Truth from the Diversity Trenches
Why is it so difficult for us to discuss Race in America? Corporate America began working on Diversity & Inclusion in 1980, just after the publication of the Hudson Institute Report. That report told us that there would be a change in the demographics of the labor force, with more diversity and less white males. We stepped up to the plate and began the journey to understand our differences. Since 1980 we have implemented elegant strategies, imposed new laws, paid huge fines for indiscretions, trained countless numbers in diversity awareness, applied metrics where we could find them, won awards for our efforts, been listed as the Best Company to work for, named as the benchmark company to follow, and yet, we still seem nervous of having an authentic conversation about race.
Perhaps we can find the answer to this paradox embedded in our cultural tendency towards impatience. We are a nation of soundbites, early bird specials, happy hours and 30 second marketing slogans. We want things to happen fast and we lose patience when they drag on. We are always looking for the new leading edge of diversity. Race is an old topic, we did that in the 80’s. We seek new and exciting topics to address, such as the Generational Gap, Globalization, and the Graying of America, and new topics will continue to emerge. Globality is creeping over the horizon, Nationality challenges are being addressed by Global companies who want to ensure that they use local talent at the top around the world, and we have not even begun to explore the impact of secular and non-secular differences in a global marketplace. On GLBT issues we are still tentatively exploring the G, with an occasional glance at the L and have our eyes diverted from the BT; so we certainly know there is more work to do there.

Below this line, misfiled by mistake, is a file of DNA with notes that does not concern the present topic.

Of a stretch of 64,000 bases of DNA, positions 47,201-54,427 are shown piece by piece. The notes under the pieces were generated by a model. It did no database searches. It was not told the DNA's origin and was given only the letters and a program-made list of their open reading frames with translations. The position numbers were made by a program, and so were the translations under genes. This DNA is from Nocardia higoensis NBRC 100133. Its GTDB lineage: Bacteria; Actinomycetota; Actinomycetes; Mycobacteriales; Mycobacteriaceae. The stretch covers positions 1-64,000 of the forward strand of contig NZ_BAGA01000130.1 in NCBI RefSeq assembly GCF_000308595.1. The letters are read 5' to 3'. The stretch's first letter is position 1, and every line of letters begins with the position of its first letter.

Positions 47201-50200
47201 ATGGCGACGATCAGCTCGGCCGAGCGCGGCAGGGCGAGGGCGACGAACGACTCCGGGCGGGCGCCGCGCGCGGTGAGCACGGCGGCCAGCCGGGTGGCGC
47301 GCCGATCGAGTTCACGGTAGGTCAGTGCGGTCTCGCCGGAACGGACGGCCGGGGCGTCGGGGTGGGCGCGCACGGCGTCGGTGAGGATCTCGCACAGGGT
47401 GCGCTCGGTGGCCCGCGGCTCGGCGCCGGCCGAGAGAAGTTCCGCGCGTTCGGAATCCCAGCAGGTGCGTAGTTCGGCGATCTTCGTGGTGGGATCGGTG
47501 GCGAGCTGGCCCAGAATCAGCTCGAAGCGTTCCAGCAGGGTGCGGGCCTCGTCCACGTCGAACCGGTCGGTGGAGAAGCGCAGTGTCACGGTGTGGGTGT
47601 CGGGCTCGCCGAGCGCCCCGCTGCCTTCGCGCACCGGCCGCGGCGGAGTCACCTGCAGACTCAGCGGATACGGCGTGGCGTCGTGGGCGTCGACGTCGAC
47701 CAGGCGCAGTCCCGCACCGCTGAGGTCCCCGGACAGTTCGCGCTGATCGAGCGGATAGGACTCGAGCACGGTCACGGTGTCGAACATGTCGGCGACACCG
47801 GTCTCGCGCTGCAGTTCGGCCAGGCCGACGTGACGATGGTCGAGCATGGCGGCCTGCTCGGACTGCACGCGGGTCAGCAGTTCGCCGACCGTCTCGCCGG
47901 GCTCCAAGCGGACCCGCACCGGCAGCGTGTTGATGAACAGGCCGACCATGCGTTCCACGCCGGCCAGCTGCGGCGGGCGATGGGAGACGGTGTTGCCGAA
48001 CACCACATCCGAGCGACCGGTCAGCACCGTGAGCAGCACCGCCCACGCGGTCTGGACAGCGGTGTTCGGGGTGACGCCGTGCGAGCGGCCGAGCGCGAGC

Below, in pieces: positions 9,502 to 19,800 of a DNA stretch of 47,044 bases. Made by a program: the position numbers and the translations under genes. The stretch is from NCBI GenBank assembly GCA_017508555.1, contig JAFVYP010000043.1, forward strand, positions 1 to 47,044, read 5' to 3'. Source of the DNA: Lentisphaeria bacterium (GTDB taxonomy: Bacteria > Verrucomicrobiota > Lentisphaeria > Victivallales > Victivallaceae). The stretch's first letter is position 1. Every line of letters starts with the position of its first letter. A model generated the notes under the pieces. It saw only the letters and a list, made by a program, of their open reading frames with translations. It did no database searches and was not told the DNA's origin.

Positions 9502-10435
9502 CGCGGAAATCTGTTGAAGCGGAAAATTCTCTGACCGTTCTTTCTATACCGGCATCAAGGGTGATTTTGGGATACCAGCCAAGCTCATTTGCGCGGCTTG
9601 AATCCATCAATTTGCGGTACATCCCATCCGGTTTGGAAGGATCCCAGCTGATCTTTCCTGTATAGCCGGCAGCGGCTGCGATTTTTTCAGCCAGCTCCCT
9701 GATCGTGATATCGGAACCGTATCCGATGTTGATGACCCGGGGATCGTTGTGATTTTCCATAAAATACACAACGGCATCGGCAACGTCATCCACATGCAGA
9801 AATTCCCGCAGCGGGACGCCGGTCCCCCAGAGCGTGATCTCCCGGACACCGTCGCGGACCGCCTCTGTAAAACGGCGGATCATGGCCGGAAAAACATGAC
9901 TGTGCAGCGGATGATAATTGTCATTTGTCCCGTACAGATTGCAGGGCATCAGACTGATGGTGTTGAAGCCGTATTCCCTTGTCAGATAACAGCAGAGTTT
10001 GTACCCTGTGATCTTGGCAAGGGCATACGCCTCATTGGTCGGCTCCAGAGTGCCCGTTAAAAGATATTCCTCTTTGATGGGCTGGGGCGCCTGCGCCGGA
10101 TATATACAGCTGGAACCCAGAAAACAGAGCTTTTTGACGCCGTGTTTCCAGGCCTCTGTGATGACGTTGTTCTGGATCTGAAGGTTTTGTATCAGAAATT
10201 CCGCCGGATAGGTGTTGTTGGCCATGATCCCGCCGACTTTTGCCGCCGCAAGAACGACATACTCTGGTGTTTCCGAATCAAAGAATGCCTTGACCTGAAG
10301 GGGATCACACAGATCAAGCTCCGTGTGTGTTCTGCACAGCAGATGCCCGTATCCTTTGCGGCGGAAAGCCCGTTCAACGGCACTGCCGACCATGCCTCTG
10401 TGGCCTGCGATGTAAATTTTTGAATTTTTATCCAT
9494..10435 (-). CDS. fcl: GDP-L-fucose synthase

In this era of Alternative Energy and Sustainability, recycling is a good thing. Perhaps it is time for us to recycle back around and ask ourselves if our work on Race (and Gender) are really as “old hat” as we think they are. Are there conversations we could still have with each other; conversations that would not only enhance relationships but would accelerate our competitiveness as a Nation. After all, we are much more sophisticated in our communication across differences today than we were in 1980, so perhaps if we applied these new skills with a determination to stay in the dialog, then Corporate America could once again be the trendsetters in moving the national consciousness away from cowardice and towards courage, creativity and accelerated productivity.
R – Reach out across differences
A – Activate authentic dialog
C – Communicate for understanding
E – Engage in building stronger alliances across Racial lines